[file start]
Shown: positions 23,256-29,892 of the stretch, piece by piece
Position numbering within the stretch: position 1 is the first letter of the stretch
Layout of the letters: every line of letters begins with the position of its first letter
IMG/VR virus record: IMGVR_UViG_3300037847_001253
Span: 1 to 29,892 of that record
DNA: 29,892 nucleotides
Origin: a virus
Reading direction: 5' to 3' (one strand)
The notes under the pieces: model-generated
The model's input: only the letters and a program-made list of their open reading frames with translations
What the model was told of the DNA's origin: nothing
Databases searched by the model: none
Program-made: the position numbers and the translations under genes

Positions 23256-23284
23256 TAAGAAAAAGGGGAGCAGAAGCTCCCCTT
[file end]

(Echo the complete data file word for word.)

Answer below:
Shown: positions 23,256-29,892 of the stretch, piece by piece
Position numbering within the stretch: position 1 is the first letter of the stretch
Layout of the letters: every line of letters begins with the position of its first letter
IMG/VR virus record: IMGVR_UViG_3300037847_001253
Span: 1 to 29,892 of that record
DNA: 29,892 nucleotides
Origin: a virus
Reading direction: 5' to 3' (one strand)
The notes under the pieces: model-generated
The model's input: only the letters and a program-made list of their open reading frames with translations
What the model was told of the DNA's origin: nothing
Databases searched by the model: none
Program-made: the position numbers and the translations under genes

Positions 23256-23284
23256 TAAGAAAAAGGGGAGCAGAAGCTCCCCTT